Home prices in 20 of the nation's major metro areas in July were collectively down 16.3 percent from a year ago, according to the S&P/Case-Shiller Home Price Index released today. Prices in those metro areas were down 19.5 percent from their peak in July 2006.
"There are signs of a slow down in the rate of decline across the metro areas, but no evidence of a bottom," said David M. Blitzer, Chairman of the Index Committee at Standard & Poor's, in a press release issued to announce the numbers. "Little positive news can be found when cities like Las Vegas and Phoenix report annual declines as large as -29.9% and -29.3%, respectively, and all 20 cities are still in negative territory on a year-over-year basis."
Las Vegas and Phoenix posted the two biggest annual declines in home prices of the 20 metro areas tracked in the report, followed by Miami with a 28.2 percent decline and Los Angeles with a 26.2 percent decline. Charlotte, N.C., home prices were down 1.8 percent from July 2007, the smallest annual decline among the 20 cities tracked in the report, followed by Dallas, which reported a 2.5 percent annual decline.
Does this make it a good time to buy real estate? June Fletcher of The Wall Street Journal sagely advises that the answer is "For some people, yes. If you ...
- have access to credit
- have fat cash reserves
- aren't already over-exposed in real estate
- have a secure job or income stream
- expect to hold the property for at least two years"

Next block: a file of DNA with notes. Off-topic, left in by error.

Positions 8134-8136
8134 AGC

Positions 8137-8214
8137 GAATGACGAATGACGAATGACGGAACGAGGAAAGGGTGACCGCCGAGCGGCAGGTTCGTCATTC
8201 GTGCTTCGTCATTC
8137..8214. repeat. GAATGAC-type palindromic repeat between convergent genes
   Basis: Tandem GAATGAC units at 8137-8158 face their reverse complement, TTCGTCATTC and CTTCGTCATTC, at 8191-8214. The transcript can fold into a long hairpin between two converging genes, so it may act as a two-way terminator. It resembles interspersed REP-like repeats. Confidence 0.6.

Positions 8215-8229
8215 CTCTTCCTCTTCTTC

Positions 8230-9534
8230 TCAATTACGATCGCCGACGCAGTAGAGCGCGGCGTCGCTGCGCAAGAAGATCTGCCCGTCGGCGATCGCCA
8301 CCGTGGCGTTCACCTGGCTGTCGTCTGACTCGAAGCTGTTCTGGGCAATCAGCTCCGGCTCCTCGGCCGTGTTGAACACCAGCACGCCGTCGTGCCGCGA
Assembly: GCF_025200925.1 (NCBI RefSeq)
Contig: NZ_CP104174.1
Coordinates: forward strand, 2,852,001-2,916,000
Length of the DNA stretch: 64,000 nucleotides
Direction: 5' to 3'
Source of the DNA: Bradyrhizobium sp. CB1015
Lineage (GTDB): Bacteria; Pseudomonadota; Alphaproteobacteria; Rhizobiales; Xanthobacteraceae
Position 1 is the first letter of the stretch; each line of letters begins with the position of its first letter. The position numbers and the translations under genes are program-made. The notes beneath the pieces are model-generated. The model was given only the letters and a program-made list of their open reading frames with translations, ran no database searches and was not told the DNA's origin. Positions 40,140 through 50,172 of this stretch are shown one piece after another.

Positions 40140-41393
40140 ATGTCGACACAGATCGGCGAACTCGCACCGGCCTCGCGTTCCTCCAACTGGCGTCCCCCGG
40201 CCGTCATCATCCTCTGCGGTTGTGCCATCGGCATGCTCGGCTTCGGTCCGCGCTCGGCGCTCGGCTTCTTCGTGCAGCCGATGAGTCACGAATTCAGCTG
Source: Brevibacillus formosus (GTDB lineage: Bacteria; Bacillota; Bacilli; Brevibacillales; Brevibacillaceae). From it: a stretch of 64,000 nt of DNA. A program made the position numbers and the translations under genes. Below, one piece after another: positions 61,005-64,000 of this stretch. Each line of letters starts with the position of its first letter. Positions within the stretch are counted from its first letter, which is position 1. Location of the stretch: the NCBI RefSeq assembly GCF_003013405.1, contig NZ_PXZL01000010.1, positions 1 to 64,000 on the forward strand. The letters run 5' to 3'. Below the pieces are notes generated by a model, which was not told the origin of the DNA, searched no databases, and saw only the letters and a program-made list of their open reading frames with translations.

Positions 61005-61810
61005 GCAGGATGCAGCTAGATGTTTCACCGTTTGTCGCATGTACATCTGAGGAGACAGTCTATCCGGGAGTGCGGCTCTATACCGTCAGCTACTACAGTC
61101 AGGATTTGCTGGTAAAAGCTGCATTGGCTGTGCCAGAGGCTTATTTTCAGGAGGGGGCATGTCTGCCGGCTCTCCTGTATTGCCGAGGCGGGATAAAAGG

But be forewarned, prices are expected to fall further, and will take awhile to rebound, according to many economists.
"I think this time residential housing is in the 100-year flood, and I think it's going to take a long time to recover," said David Shulman, senior economist at the UCLA Anderson Forecast, at the Zelman & Associates Housing Summit in Dallas on Sept. 17.
Shulman said he expects home prices nationwide to go down 25 percent from peak to trough, although he acknowledged that prices could "overshoot to the downside." And while modest appreciation could resume in late 2009, prices won't be back to their 2006 peak until at least 2016, possibly as late as 2020 in some markets, according to Shulman.
(More from Shulman and several other leading economists in the October issue of the Foreclosure News Report, scheduled to be available in mid October.)
We'd like to hear from you when and if you plan to step in and start buying. Now, in 2009, or will you wait until 2020 when everyone has forgotten about this housing slump and is raving about skyrocketing home prices?